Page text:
The viewfinder of the D2X is significantly larger and brighter than Nikon’s previous DSLRs. When I got my ND2, Subal told me that their GS viewfinder was temporally out of stock, but I could retro-fit one. Something I intended to do. However having used the camera with the standard viewfinder I think I am not going to get the GS. The D2X viewfinder is that good.
One of the best features of the D2X is the LCD screen, which with the additional 33% magnification from underwater viewing offers the full widescreen cinema experience. It is 2.5 inches across and 235,000 dots (the D70 is 1.8 inch and 118,000 dots). The LCD also allows you to check the RGB histograms (which is very helpful, e.g. for filter photography) and to verify sharpness by zooming to a massive 27 times the original magnification. Furthermore this information is available as soon as you can press the buttons after taking the image. Reviewing your shots critically while in the water is a crucial part of the technique of digital underwater photography. The D2X’s LCD offers a massive advantage in this area.
An image showing RGB Histograms from an available light filter shot taken at 18m. Image courtesy of Peter Rowlands.
In conclusion the Nikon D2X is a massively capable camera – with strengths well suited to underwater photography. But (and I do not mean to sound patronising) the D2X is not the camera for everyone. It is expensive. It costs $5000. And if you fill it up with water it is worth $0. The Nikon D70, for example, can produce stunning A3 (18” by 12”) prints and even when cropped, D70 images are easily good enough for magazine covers. And it costs less than 15% of the price of the D2X. If you do not have a need for even larger output sizes, you do not need the D2X. Furthermore you have to be on top of your game to realise its full potential. The megapixels and image quality of the D2X will not save you from poor underwater photographic technique. Indeed cheap lenses and poor dome ports, that look fine on the D70, will curtail the potential of the D2X.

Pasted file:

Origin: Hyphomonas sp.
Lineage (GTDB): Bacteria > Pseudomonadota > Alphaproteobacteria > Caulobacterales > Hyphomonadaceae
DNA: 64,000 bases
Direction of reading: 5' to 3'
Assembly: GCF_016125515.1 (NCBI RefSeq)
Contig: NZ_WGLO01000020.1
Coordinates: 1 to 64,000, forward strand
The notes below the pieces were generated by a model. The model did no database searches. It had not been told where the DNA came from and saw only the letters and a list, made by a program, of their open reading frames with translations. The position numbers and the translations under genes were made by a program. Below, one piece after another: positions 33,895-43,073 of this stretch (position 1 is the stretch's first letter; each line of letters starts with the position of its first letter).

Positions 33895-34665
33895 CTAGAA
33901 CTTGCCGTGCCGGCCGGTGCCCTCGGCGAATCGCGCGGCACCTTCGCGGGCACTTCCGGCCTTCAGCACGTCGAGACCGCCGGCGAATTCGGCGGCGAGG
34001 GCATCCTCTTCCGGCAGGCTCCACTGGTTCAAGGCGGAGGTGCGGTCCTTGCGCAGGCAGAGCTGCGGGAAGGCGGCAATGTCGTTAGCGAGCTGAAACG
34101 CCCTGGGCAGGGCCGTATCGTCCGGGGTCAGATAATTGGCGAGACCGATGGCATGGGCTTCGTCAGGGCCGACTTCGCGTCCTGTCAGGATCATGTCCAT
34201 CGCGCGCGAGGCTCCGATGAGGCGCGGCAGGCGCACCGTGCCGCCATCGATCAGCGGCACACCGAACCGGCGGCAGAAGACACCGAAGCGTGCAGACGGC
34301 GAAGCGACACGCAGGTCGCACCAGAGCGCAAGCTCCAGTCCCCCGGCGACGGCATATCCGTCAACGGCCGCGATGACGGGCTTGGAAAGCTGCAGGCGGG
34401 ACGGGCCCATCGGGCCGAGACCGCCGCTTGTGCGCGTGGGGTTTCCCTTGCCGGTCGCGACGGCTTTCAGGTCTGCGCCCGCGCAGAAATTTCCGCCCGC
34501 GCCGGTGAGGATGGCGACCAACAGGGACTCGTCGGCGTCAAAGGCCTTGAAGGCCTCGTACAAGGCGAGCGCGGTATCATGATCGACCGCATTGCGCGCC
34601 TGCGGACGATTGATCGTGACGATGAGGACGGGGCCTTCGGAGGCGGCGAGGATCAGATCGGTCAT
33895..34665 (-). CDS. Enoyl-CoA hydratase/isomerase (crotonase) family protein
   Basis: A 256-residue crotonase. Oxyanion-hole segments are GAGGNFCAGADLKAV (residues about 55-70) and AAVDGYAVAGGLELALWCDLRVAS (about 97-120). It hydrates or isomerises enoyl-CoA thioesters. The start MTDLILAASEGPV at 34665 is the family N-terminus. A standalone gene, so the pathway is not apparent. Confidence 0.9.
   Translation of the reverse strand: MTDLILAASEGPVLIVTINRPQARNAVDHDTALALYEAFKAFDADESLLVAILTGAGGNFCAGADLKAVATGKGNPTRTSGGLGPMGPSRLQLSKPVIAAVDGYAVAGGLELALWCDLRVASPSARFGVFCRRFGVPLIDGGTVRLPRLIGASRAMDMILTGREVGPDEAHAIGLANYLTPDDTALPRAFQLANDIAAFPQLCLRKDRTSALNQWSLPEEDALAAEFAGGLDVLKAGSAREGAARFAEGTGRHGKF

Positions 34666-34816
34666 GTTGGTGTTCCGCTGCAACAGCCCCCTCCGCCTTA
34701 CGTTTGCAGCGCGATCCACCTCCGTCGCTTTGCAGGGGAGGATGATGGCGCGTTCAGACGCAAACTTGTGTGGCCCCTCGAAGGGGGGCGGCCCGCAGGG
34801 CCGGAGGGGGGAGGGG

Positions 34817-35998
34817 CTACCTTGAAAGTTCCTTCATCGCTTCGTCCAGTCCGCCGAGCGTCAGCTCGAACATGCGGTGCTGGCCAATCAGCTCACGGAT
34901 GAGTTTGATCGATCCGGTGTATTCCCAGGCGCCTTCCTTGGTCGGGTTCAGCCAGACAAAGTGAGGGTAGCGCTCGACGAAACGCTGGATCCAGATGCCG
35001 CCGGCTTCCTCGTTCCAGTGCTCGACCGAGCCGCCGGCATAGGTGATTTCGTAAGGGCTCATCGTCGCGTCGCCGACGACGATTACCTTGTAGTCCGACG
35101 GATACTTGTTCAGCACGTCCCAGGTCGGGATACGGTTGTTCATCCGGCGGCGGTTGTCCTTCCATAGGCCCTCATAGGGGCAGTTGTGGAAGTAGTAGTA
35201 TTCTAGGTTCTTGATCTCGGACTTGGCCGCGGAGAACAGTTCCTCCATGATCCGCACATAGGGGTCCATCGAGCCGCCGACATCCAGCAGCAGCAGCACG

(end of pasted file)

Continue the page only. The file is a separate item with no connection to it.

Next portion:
Subal’s ND2 housing is excellent with superb ergonomics and attention to detail. But just like the camera many photographers choice of housing will be influenced by the gear that they already own. One thing going for the Subal is that it available right now!
A few months ago we at Wetpixel referred to the D2X as Nikon’s last chance. Sitting here in the Egyptian sun, I can report that this camera has delivered its promise and in fact has comfortably surpassed my expectations. In a word, it’s awesome.